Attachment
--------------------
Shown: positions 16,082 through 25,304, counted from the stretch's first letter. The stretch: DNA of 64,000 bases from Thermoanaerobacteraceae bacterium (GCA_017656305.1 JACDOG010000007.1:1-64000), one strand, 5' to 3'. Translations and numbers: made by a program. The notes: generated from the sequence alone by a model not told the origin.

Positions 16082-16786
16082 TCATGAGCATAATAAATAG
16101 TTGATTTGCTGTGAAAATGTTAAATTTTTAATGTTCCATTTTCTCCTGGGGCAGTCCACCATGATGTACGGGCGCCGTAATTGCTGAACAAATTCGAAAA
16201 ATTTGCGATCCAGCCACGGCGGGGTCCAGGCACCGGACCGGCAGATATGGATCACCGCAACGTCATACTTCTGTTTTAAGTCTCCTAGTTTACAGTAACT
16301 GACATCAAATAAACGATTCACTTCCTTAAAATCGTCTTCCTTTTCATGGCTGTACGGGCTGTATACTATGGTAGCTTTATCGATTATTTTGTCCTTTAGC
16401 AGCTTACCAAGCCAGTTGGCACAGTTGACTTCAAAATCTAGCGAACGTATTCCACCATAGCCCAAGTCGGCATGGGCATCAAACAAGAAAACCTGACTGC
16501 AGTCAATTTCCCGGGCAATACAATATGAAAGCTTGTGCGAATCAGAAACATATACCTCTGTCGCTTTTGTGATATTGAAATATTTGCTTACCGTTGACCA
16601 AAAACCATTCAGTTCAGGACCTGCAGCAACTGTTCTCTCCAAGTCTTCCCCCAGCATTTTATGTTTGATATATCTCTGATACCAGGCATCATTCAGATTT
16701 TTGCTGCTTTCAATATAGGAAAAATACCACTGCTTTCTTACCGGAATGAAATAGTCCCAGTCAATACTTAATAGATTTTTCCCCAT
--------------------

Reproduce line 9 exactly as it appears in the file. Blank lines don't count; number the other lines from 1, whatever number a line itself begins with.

16601 AAAACCATTCAGTTCAGGACCTGCAGCAACTGTTCTCTCCAAGTCTTCCCCCAGCATTTTATGTTTGATATATCTCTGATACCAGGCATCATTCAGATTT